(A) In vivo immunofluorescence assay to detect KSHV helicase and viperin colocalization with lipid droplets in iSLK-BAC16 KSHV helicase-FLAG (GFP deletion) cells. Cells were induced with doxycycline for 72 hours and immunostained with a mouse anti-FLAG antibody against KSHV helicase (pink) and a rabbit anti-viperin antibody (red). Lipid droplets (green) and nuclei (blue) were labeled with BODIPY and 4′,6-diamidino-2-phenylindole (DAPI), respectively. Cells were analyzed by Leica confocal microscopy and representative images were shown. The magnified panel was derived from the red box in the merged panel. Scale bars, 10 μm (merged panel) and 5 μm (magnified panel). (B and C) RGB-FLAG cells were treated with 1 μΜ T.C or dimethyl sulfoxide (DMSO) as a negative control for 3 hours, and then cells were induced with doxycycline for 72 hours. (B) WCLs were analyzed by immunoblotting; (C) viral DNA was extracted and analyzed by qPCR. (D to F) RGB-FLAG and RGB-mutated FLAG cells were treated with 1 μΜ T.C or DMSO as a negative control for 3 hours, and then cells were induced with doxycycline for 72 hours. (D and E) WCLs were analyzed by immunoblotting; (F) extracellular viral DNA was extracted and analyzed by qPCR. (G) 293T cells were treated with 1 μΜ T.C or DMSO as a negative control for 3 hours, and then cells were transfected with plasmids containing indicated genes. At 48 hours after transfection, WCLs were analyzed by immunoblotting. The concentration of doxycycline is 2 μg/ml. For (C) and (F), the data are expressed as means ± SEM; n = 3; ****P < 0.0001.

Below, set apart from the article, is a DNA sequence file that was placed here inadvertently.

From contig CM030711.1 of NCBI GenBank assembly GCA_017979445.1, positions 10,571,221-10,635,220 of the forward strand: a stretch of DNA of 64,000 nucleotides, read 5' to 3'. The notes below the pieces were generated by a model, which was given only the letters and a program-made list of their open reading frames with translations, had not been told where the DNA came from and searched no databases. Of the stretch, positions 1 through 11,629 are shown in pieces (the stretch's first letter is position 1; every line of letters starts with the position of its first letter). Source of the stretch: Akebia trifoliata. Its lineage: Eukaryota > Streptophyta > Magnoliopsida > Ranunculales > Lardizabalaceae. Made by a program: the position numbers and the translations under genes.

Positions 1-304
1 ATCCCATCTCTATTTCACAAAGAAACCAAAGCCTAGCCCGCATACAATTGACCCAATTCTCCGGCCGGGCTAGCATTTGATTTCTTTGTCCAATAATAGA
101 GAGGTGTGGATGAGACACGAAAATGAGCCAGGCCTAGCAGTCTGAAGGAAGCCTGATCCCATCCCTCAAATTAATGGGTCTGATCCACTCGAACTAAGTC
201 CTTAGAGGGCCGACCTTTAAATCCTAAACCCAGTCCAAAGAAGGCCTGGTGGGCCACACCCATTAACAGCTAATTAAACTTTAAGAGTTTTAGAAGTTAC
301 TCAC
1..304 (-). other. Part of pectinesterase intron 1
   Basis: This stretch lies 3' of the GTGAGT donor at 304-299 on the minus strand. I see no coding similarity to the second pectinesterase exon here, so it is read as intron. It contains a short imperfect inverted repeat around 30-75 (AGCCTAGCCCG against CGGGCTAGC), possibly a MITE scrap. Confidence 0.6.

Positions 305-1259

Viperin-induced methionine oxidation stabilizes MCM7 and promotes DNA replication